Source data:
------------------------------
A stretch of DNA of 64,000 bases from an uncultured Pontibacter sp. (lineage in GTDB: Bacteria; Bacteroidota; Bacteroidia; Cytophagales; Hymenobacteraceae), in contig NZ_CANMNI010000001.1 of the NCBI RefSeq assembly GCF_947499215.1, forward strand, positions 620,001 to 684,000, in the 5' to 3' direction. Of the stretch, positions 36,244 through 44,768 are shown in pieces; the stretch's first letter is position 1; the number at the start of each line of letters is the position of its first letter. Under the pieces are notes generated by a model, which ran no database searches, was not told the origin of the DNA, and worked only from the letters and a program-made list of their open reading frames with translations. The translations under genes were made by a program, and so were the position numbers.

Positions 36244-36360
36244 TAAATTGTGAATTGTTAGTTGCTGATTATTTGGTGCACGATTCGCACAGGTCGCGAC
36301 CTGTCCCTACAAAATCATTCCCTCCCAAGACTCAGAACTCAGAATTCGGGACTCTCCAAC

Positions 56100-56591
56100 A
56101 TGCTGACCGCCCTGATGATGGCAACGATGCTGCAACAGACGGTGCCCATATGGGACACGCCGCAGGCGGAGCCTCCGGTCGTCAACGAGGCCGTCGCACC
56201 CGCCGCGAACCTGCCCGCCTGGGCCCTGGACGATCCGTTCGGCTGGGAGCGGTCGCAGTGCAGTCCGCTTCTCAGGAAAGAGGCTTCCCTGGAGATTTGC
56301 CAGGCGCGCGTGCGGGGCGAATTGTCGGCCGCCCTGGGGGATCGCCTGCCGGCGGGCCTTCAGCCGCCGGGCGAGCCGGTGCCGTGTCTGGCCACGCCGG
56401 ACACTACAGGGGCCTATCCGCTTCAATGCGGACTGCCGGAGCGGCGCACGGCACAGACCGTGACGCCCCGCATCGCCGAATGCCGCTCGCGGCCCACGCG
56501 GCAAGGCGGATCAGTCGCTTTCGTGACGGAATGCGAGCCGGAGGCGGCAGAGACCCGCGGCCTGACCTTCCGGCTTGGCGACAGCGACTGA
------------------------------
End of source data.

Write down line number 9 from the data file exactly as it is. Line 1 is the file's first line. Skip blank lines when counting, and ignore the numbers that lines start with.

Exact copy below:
56301 CAGGCGCGCGTGCGGGGCGAATTGTCGGCCGCCCTGGGGGATCGCCTGCCGGCGGGCCTTCAGCCGCCGGGCGAGCCGGTGCCGTGTCTGGCCACGCCGG